Mike is not an authorised visitor at the school and can be considered a trespasser. The same negligence criteria described above are applicable and it is clear that the School is owed a duty and that Mike is in breach of that duty in carelessly leaving a lit cigarette on paper. The damage suffered is that done to the outhouse and surroundings by the fire and there is no difficulty proving causation or the issue of remoteness on the facts. Mike will be liable to compensate the School in damages and Steve is likely to be subject to severe disciplinary action if not dismissal as a result of his repeated breach of express instructions not to seek the aid of any other party in policing the grounds.

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2) There is a sophisticated and exacting legal regime imposed on employers for the purposes of promoting and safeguarding workplace health and safety. Brenda has discovered she suffers from lung cancer and she has been advised that several scientific studies have linked lung cancer to exposure to coal dust, which was part and parcel of Brenda’s work for fifteen years.

In the celebrated case Wilsons and Clyde Coal Ltd v English it was held by the House of Lords that employers are under a duty to provide:

1) a safe place of work;
2) a safe system of work;
3) full and appropriate training;
4) safe equipment and materials;
5) competent employees.

Brenda may be advised to argue that her employer failed to provide a safe system of work because the employer did not allow her a thirty minute fresh air break every three hours. However there are major potential problems with her claim. First, the strength of the evidence linking exposure to coal dust with lung cancer is unclear on the information provided in the brief. The status of the scientific studies linking the dust with the disease is unspecified.

Thousands of so-called scientific studies are published each year and they are wildly different in substance, form and nature. It is necessary both to establish the credibility and influence of the studies in question and the strength of the link between the dust and the disease. Studies have been published over the years producing all kinds of results and conclusions, for example, linking the consumption of biscuits with heart disease and the consumption of black pepper with lung cancer, but it is not necessarily the case that compelling and serious risks to health are thereby identified.

By the same token it is necessary to establish that the suggestion made by the studies that employees could alleviate such risks by allowing employees 30 minutes of fresh air after every three hour shift holds scientific water. Therefore Brenda has considerable work to do in establishing that the evidence on which she is basing her claim is reliable and compelling. If the said studies or any of the considered conclusions of those studies are deemed to be of little value, then Brenda’s case may fail at an early stage for lack of proof, given that her claim must be established on the balance of probabilities before the court.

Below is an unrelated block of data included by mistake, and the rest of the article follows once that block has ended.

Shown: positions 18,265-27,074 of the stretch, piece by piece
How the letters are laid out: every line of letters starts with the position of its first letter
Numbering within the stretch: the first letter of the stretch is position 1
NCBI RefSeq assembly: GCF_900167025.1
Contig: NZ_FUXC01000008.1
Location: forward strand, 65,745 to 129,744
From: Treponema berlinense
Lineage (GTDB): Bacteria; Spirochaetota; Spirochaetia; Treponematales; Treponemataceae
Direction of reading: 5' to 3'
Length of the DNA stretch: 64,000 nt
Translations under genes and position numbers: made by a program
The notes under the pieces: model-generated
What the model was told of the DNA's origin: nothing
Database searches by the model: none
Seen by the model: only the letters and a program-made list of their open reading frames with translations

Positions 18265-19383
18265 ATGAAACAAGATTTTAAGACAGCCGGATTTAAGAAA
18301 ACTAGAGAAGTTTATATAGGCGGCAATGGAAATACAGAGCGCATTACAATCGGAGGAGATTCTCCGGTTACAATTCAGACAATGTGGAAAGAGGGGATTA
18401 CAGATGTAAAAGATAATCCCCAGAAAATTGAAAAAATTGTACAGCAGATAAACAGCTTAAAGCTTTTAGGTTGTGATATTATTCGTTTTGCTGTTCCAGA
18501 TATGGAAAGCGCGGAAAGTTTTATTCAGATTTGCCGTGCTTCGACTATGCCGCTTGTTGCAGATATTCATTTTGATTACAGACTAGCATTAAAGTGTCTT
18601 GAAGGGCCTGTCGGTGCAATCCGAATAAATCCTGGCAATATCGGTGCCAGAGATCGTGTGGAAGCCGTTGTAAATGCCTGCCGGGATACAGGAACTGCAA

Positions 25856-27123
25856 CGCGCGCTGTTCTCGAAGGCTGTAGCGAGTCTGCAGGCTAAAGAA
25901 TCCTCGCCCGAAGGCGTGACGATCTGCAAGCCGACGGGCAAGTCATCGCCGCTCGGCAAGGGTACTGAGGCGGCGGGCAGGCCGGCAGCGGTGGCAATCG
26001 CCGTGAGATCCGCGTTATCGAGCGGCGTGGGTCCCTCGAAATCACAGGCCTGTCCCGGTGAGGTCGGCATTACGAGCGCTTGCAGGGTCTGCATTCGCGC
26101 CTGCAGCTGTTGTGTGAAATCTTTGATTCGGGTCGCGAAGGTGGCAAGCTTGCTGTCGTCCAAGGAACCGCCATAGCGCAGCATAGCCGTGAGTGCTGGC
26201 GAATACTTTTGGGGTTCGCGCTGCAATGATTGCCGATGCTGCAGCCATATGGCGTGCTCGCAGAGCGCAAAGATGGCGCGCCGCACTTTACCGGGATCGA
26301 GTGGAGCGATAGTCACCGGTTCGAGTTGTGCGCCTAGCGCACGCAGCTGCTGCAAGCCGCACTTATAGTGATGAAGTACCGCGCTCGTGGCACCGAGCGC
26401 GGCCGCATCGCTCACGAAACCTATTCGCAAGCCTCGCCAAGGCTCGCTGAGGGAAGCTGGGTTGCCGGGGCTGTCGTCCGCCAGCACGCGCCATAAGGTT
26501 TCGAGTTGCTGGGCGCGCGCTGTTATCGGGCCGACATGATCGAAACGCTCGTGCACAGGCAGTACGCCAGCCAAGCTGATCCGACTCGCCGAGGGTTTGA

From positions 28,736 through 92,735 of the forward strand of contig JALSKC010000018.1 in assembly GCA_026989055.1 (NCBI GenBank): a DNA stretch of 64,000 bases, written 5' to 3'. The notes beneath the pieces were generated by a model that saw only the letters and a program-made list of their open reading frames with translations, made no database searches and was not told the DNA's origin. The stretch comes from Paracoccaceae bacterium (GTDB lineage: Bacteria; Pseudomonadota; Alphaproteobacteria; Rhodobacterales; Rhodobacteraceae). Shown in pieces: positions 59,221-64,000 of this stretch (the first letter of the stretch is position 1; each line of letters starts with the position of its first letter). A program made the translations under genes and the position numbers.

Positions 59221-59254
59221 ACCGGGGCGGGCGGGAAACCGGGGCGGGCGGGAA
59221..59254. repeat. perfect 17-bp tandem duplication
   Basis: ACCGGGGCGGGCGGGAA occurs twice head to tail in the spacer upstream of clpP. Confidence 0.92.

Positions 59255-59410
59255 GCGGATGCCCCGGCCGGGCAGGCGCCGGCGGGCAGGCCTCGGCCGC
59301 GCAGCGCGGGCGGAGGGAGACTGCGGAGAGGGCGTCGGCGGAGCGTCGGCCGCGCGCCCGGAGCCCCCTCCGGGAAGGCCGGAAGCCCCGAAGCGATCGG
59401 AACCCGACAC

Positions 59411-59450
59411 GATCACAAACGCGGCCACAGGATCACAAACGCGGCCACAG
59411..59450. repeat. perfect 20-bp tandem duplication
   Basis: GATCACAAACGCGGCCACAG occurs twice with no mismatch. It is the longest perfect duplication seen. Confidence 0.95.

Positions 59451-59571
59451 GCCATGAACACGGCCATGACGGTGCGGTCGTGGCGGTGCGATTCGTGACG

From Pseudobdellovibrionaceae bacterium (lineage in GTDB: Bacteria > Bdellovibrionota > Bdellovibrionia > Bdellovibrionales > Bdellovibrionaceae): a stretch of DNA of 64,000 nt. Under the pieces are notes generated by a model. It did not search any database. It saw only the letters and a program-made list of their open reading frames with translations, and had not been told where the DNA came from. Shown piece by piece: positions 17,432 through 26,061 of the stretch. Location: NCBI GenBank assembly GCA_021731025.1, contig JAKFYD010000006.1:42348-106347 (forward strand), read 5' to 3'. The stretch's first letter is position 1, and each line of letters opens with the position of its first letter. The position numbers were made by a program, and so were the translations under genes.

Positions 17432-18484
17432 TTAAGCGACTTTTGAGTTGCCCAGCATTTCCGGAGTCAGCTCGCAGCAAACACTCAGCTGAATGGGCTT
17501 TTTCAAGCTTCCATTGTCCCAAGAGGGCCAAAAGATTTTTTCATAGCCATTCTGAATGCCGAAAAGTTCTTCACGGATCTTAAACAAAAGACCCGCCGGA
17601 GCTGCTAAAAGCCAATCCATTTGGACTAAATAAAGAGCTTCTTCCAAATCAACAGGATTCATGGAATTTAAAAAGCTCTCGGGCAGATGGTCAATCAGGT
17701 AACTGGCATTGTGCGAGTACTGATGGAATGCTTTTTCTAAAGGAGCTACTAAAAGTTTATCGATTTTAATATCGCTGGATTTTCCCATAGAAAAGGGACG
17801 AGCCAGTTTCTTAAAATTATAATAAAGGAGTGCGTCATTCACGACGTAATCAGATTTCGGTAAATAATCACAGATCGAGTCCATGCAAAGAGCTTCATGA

The second major difficulty with Brenda’s claim is that she is a smoker, and that she comes from a family of heavy smokers. Whatever the evidence linking coal dust with lung cancer, there is an enormous amount of compelling evidence linking smoking with lung cancer. The fact that both her father and grandfather were heavy smokers, and that they both died of lung cancer, suggests a genetic and social predisposition to Brenda’s current predicament. Brenda will have been subject both to direct inhalation of cigarette smoke and presumably the passive inhalation of cigarette smoke in the family setting.

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Brenda will have an uphill struggle convincing the court that her disease is linked to her exposure to coal dust at work and not to her voluntary smoking habit, which is known, both publicly and unequivocally, to cause the disease complained of. The issue of causation will be the central and pivotal matter in this case and it is one that cannot be decided here. Expert medical evidence will need to be adduced on both sides and considered carefully by the court.

In the case Barnett v Chelsea and Kensington Hospital Management Committee a man presented at hospital suffering stomach pains, but was told to go home without even being examined by a doctor. The man later died. It transpired that the man had been poisoned by arsenic and that he would have died even if he had received the best medical attention available. Manifestly the hospital had been negligent in failing to examine him, but that negligence was not considered to be the cause of death and therefore the hospital avoided liability.

It is submitted that, subject to expert consideration of the relevant medical evidence, the same fate may befall Brenda’s claim. It may be deemed the employer was negligent in failing to provide the necessary fresh air breaks so as to ensure a safe system of work, but this may not be considered the ultimate cause of Brenda’s lung cancer in the circumstances.

In addition to the further investigation specified above, it is important to ascertain the length of time Brenda was a smoker and the number of cigarettes per day that she smoked. It is presumed given the words of the brief that Brenda has now given up smoking.

If Brenda can prove that the studies linking coal dust and cancer are compelling and that her own condition appears (on the balance of probability) to have been caused by exposure to the dust and not to her smoking (which is probably the highest hurdle), then she can bring a solid case against her employer on the further proviso that she can establish that the employer acted unreasonably in failing to allow her a thirty minute fresh air break per three hours. In order to fulfil the latter requirement Brenda will need to demonstrate that the risk of lung cancer due to exposure to dust was or should have been known to employers in the sector concerned.


Rogers W.V.H., Winfield and Jolowicz on Tort, (2002) Sweet & Maxwell

Cooke, J, Law of Tort, (2005) Pearson

Stephenson G., Sourcebook on Torts, (2000) Cavendish Publishing

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Keenan, D. and Riches S., Business Law, Seventh Ed, (2001) Longman

Weir, T, Casebook on Torts, (2004) Sweet and Maxwell

Kelly D. and Holmes A., Principles of Business Law, (1997) Cavendish Publishing

Spink P, Challenging Environmental Tobacco Smoke in the Workplace, Environmental Law Review, (2000) Volume 1 Issue 4, pp243-265.